The measure passed the Texas House Monday by a vote of 95 to 34, with the support of four Democrats. House Democrats, mindful that a 24-hour waiting period was needed after passage in their chamber, had delayed their vote until 11 a.m. Monday after a rowdy debate Sunday. Senate Democrats then looked poised to kill the legislation in their chamber with Davis’s filibuster. 

"If the majority can't pass the legislation that they believe is important and the people believe is important ... then that's of great concern to me," said state Sen. Dan Patrick (R). Senator Patrick said the Democrats should not have been allowed to put Republicans "in a box." 

The bill came about at the request of Texas Gov. Rick Perry (R), who called a special legislative session after the regular session ended May 27. Governor Perry, who is the only one who can legally add issues during the extra session, added abortion to the agenda June 11.

Perry’s request to add abortion came on the same day another state that recently passed stricter abortion measures was sued. Lawyers for Planned Parenthood and the American Civil Liberties Union filed suit to block enforcement of a new Alabama law that critics say would force the closure of three of the state’s five abortion clinics on July 1.

The Alabama law, passed in April, also requires that all physicians in the state who perform abortions have staff privileges at a local hospital – something clinic officials in Montgomery, Birmingham, and Mobile say they can not comply with. 

This is part of national strategy by antiabortion activists to exploit novel ways to shut down abortion clinics at the state level, Alexa Kolbi-Molinas, a staff attorney with the ACLU Reproductive Freedom Project, told the Monitor

According to the National Conference of State Legislatures, eight state legislatures have banned abortions after 20 weeks, Arizona has done so at 18 weeks, and Arkansas passed a ban after 12 weeks. Federal judges have thrown out the laws in Arizona and Iowa, and judges have blocked similar measures in the other states.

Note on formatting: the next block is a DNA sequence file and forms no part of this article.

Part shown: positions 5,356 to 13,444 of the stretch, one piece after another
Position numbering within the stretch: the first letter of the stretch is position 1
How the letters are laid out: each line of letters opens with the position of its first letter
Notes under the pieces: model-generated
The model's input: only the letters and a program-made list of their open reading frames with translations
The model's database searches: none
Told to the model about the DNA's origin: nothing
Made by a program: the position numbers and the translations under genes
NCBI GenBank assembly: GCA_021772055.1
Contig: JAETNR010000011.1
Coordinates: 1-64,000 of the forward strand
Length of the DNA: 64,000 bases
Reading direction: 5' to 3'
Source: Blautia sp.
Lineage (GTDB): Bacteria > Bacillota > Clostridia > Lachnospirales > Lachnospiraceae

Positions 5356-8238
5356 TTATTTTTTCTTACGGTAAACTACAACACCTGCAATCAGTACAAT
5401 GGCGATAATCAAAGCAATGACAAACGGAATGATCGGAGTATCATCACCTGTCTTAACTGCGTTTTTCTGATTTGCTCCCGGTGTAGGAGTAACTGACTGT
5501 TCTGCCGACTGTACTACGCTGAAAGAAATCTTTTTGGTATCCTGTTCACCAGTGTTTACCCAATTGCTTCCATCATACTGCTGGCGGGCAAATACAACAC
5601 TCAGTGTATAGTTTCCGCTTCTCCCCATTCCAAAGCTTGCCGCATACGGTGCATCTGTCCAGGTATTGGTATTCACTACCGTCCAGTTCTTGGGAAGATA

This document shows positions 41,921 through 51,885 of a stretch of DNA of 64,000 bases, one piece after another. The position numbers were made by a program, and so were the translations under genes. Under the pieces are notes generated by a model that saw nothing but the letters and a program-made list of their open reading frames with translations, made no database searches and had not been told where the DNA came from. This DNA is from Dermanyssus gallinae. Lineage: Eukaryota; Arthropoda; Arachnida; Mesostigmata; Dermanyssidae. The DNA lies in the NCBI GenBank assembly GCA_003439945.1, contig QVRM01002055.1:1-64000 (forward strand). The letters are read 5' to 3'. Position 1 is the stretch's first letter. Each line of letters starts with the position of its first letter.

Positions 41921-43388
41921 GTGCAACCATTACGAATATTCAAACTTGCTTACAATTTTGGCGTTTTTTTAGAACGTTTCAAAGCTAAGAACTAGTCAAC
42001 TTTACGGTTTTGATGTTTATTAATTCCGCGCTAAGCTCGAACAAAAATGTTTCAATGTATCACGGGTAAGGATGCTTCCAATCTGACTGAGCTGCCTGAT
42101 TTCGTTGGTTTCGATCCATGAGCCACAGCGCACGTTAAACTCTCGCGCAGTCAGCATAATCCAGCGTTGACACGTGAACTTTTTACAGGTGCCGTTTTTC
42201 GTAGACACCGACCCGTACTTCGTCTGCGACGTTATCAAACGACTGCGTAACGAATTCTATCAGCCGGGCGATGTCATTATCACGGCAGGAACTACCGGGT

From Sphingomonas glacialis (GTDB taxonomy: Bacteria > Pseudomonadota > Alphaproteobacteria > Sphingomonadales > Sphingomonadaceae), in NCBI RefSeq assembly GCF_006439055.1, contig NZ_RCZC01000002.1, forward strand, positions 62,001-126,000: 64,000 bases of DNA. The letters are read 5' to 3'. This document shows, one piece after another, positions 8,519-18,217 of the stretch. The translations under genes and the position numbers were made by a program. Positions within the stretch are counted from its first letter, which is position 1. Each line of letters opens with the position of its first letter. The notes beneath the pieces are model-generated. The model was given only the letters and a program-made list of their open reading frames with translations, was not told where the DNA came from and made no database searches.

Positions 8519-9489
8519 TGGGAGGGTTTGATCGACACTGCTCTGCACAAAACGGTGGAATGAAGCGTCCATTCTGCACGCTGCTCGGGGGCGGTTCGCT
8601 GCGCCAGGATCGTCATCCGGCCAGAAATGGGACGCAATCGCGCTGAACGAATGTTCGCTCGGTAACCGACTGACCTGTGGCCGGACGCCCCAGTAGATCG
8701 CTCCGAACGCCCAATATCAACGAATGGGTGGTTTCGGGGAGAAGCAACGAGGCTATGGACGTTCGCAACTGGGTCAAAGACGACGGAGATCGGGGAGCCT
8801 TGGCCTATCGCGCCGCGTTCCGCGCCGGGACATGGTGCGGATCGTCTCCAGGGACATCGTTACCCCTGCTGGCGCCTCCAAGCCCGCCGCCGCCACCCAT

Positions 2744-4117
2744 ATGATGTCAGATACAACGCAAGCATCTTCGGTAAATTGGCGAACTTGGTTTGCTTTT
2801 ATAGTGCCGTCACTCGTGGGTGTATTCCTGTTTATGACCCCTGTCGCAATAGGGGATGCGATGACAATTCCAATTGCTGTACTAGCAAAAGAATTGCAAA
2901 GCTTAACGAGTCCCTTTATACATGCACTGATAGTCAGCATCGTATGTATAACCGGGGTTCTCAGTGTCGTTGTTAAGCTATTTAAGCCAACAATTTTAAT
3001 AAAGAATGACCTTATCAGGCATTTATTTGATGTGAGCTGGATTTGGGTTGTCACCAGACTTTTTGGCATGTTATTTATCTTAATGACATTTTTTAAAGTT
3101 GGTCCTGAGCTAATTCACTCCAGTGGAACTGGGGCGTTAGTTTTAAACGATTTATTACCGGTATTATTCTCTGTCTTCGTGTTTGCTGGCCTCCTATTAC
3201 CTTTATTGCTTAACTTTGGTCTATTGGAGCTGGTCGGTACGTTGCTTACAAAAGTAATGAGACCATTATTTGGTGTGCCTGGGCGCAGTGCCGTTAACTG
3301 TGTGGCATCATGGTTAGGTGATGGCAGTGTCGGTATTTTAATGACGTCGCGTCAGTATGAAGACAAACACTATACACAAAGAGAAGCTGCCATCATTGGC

Mississippi and Tennessee also passed laws requiring abortion providers to have admitting privileges at a nearby hospital. The only abortion clinic still operating in Mississippi is battling to stay open because of new facility requirements and because of the requirement that doctors have privileges at a local hospital. In North Dakota, abortion clinics are suing against similar laws passed this year to remain open.

“We’re in the midst of this wave of abortion restrictions,” Elizabeth Nash of the Guttmacher Institute, a research organization on reproductive issues, told the Monitor in April.

In 2011, 92 abortion restrictions were enacted in state legislatures, and in 2012, the number was 43, according to Ms. Nash, who says those are the two highest totals of the past decade. In 2000, Guttmacher classified 13 states as being “hostile” to abortion. By 2011, half the states were hostile. To gauge “hostility,” Guttmacher identified 10 classifications of abortion restrictions, and if a state reached four of them, it was called hostile.

Material from the Associated Press was used in this report.